Is it possible to track headless Shopify setups?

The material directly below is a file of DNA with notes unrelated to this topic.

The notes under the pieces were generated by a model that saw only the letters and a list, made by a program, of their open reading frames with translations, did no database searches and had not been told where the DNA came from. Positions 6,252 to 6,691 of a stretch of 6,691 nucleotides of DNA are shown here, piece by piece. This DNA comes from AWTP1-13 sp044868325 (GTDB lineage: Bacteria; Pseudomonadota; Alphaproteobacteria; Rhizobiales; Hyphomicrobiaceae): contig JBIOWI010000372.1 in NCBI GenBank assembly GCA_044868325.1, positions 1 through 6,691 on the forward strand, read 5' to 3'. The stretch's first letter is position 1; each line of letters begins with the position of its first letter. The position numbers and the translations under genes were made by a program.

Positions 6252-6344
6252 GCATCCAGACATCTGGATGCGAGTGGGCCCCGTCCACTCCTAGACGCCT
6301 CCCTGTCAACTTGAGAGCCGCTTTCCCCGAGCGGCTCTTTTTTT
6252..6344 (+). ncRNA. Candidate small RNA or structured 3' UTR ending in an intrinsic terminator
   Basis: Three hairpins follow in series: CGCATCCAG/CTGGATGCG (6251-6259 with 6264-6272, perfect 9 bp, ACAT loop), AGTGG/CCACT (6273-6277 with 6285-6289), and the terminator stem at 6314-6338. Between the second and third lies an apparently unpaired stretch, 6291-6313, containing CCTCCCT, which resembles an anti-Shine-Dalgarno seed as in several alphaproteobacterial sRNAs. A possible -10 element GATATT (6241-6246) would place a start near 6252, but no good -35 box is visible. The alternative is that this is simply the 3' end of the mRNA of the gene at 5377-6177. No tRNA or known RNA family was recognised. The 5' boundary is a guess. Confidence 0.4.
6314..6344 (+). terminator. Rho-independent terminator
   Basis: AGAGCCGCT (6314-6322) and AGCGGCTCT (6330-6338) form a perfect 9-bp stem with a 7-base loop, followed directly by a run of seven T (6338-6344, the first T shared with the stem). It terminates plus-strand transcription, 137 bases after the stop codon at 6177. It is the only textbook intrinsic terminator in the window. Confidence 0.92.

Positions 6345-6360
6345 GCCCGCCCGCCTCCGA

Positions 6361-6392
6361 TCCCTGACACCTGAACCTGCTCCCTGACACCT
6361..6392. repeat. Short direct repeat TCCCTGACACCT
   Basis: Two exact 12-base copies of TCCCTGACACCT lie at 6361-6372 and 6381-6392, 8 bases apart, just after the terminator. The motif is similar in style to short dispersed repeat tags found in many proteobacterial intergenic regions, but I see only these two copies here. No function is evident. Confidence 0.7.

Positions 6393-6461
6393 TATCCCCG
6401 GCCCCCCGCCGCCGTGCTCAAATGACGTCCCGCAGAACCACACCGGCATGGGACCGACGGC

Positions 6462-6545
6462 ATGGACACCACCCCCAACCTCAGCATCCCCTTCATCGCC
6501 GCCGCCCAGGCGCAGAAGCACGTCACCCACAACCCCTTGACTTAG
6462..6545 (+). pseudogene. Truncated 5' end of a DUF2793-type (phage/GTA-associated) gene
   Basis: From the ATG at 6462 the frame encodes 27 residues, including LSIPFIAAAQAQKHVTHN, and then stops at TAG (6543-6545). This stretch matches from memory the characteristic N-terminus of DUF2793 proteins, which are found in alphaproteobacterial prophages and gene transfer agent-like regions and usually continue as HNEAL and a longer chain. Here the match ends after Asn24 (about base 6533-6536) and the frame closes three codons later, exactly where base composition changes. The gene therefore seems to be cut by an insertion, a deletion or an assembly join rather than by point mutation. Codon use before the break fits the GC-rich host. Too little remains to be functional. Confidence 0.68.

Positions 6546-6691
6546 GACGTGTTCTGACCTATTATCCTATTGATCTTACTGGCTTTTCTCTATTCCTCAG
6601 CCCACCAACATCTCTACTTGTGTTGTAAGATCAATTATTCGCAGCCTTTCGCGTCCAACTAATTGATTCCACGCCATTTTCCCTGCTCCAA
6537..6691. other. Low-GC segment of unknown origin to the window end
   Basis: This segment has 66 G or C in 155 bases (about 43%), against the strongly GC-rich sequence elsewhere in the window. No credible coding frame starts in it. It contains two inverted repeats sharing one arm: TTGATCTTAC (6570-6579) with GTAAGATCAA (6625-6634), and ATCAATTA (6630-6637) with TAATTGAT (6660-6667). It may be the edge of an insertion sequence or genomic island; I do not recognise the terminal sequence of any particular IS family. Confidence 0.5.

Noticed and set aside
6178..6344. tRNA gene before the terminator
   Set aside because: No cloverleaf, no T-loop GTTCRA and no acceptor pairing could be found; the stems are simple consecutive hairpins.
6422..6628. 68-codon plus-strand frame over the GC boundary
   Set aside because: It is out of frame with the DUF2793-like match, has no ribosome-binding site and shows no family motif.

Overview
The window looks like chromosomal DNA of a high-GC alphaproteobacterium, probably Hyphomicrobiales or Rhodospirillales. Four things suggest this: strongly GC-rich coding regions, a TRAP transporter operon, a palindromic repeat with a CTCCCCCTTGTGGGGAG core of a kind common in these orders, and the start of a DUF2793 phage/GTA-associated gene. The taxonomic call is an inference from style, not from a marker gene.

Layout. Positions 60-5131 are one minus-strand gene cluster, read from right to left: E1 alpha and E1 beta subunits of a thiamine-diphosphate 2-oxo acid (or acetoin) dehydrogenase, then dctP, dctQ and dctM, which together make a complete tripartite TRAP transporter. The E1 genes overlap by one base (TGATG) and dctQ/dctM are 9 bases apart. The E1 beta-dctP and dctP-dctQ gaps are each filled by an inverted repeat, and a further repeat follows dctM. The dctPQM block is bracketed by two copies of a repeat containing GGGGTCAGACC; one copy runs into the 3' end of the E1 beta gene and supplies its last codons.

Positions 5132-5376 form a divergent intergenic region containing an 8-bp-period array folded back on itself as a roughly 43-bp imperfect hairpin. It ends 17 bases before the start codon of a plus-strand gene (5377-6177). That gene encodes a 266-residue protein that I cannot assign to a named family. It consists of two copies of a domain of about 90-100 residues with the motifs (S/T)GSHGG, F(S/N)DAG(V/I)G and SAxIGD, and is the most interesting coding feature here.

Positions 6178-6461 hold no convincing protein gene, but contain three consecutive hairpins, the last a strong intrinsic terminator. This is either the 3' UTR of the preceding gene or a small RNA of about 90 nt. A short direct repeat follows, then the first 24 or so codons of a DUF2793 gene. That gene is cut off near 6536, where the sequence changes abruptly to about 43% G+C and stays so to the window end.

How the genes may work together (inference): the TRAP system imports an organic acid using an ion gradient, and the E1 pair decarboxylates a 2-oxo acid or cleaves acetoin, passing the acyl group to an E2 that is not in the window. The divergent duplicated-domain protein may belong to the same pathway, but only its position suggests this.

Headless commerce is not a new concept, but it's an increasingly popular solution. As larger brands continue to move to streamlined ecommerce checkouts such as Shopify and BigCommerce, they look to headless setups as a way to maintain speed or flexibility. An increasing number of those bigger DTC brands are going headless, whether that means a collection of landing pages leading directly to a Shopify checkout, or a full-on headless architecture implementation with a dynamic CMS. The question today is less whether you should consider headless in the first place (everyone is at least considering it), but more about your overall tech stack. When looking at the details of your stack (cost, functionality, maintenance, etc), it's important to consider headless pros and cons in general. But it's often even more useful to highlight specific use cases. We've previously written about how it's now possible to maintain your favorite Shopify Plus tech stack with a headless Shopify architecture. But what about your data stack? Does headless mean that your analysts will be dealing with a snow storm of anonymous IDs? Are there sacrifices to data accuracy, such as marketing attribution for recurring orders? With the right tools and plug-ins, you can still capture the complete headless journey on your headless site. In this post we look at headless Shopify tracking from several different angles and share resources for further reading. Why headless? DTC brands with a headless Shopify Plus setup now include Inkbox, Rothy's, Verishop, Allbirds, Recess, and many more. So why do merchants go headless? Headless commerce overview from Shopify Plus The main reason is speed, or site speed to be precise. When built the right way, modern headless sites are insanely fast. Ballsy increased conversion rates by 28% after going headless, thanks to dramatically faster page load times. (The average Shopify site sees around 4 seconds to full page load). At the same time, as our agency partner We Make Websites has noted, "extreme performance" isn't for everybody. Sometimes it can be like "the difference between buying a BMW or Audi, versus buying a Ferrari". Additional reasons for going headless include flexibility of controlling and customizing the complete frontend (with a CMS or other content framework). Of course, there are also limitations. When it comes to headless Shopify sites specifically, some trade-offs are the need to maintain multiple technologies or platforms, and the fact that Shopify's Storefront API uses GraphQL (there's currently no REST API for Storefront). Without the right tools, the other limitation is data accuracy and completeness. That can include: Marketing channels (paid channels, organic social communities, SEO)Browsing behavior (landing pages, product lists, website, mobile apps)Sales data (checkout behavior; one-off, first-time and repeat purchases)Ecommerce data from additional checkout apps (subscriptions and upsell flows) Headless tracking in Google Analytics / GTM It's no secret that Shopify and GA need some help to play well together. For every 10,000 orders processed on Shopify, 1,200 go missing in Google Analytics. For your average headless site, the stats are even worse. By default, different customer interactions with your brand — ppc campaigns, product lists, adds-to-cart, checkouts, refunds, recurring orders and subscriptions, email campaigns — are often either not tracked at all or not linked to the original user or session. In that way, you can end up with siloed data in different apps and platforms. Or even worse, everything could show up as anonymous activity or "Direct" traffic, even for repeat purchases. This isn't Las Vegas; what happens in the checkout should definitely not stay in the checkout! We have solved this problem by extending Littledata's server-side tracking to stitch sessions together from the client-side events captured on headless frontends . . . which is a rather technical way of saying that our Google Analytics app for Shopify now tracks headless sites automatically, from browsing behavior through the checkout funnel and beyond (we even capture subscriptions such as ReCharge payments!) This guarantees accurate sales and marketing data for any headless Shopify site. Check out Littledata's headless demo to see how our headless Shopify tracking works for Google Analytics. Tip: Using Google Tag Manager? Read more about our GTM / Data Layer spec. Headless tracking in Segment As mentioned, we have offered server-side tracking for Shopify since the beginning, and automatically linked this with client-side events. Now this is available for any headless setup as well. In theory, it should be easy to send data from additional cloud sources to Segment. Each part of your headless frontend stack can just plug right in. But in practice this means manually adding a hodgepodge of client-side and server-side event tracking, and maintaining this as you scale. If you're using Segment as your CDP — or considering using Segment — rest assured that Littledata's headless tracking now fully supports Segment as a data destination. You can try to set this up yourself, but it's much easier (not to mention cheaper and more reliable) to just use our Shopify source for Segment to track your checkout. With Littledata, you can automatically send sales and marketing data from a headless Shopify site to your Segment workspace. We also recently added more flexibility around which fields to send as the userId for known customers. Check out our headless tracking demo to see how our headless Shopify tracking works for Segment. Tracking landing page builders Not every headless site is using a Content Management System (CMS). For those who do, Contentful is the most popular with straightforward headless Shopify builds. There are also "soft headless" sites that rely on a series of landing pages or similar flows, which then lead to the main Shopify site or even directly to the checkout. In the first case, where the landing pages are truly landing pages and lead to your main site, you can use the default settings in Littledata's Shopify app and generally do not need to take the headless install route. For cases where landing pages go directly to the checkout, see the headless tracking demo linked above. We also need to take landing pages seriously. It can actually be just as difficult to get complete marketing attribution or even to link sessions together and track the purchases customers make after landing on one of these pages. To solve this problem, Littledata's automated tracking now tracks landing pages as "additional apps" on top of our main Shopify connections for Segment and Google Analytics. As long as the Littledata script is loading on those landing pages, everything will link together automatically. We have tested this functionality with three of the most popular landing page builders for Shopify stores: Shogun PagesZipify Pages Gem Pages Drop us a line if you have any questions about additional apps or special requests for landing page tracking. Preferred headless tech partner: Nacelle Our merchants looking for a complete headless Shopify solution often choose our tech partner Nacelle. Nacelle powers storefronts that stand out from the competition, offering headless website builds backed by a robust data stack. Focused on Progressive Web App (PWA) technology, they build lightning-fast, responsive sites for modern DTC brands. We've been working closely with Nacelle on tracking setup for some initial merchants (many brands you would recognize...) and are excited to now be able to offer headless tracking for any Nacelle customer. Read our shared ebook on going headlessExplore our headless tracking demoCheck out our NPM package for grabbing client IDs [or forward this to your developer!] Littledata's Nacelle tracking works automatically once you follow a few simple setup steps. Plus, the data can be sent to Segment, Google Analytics, or any connected data warehouse or reporting tool.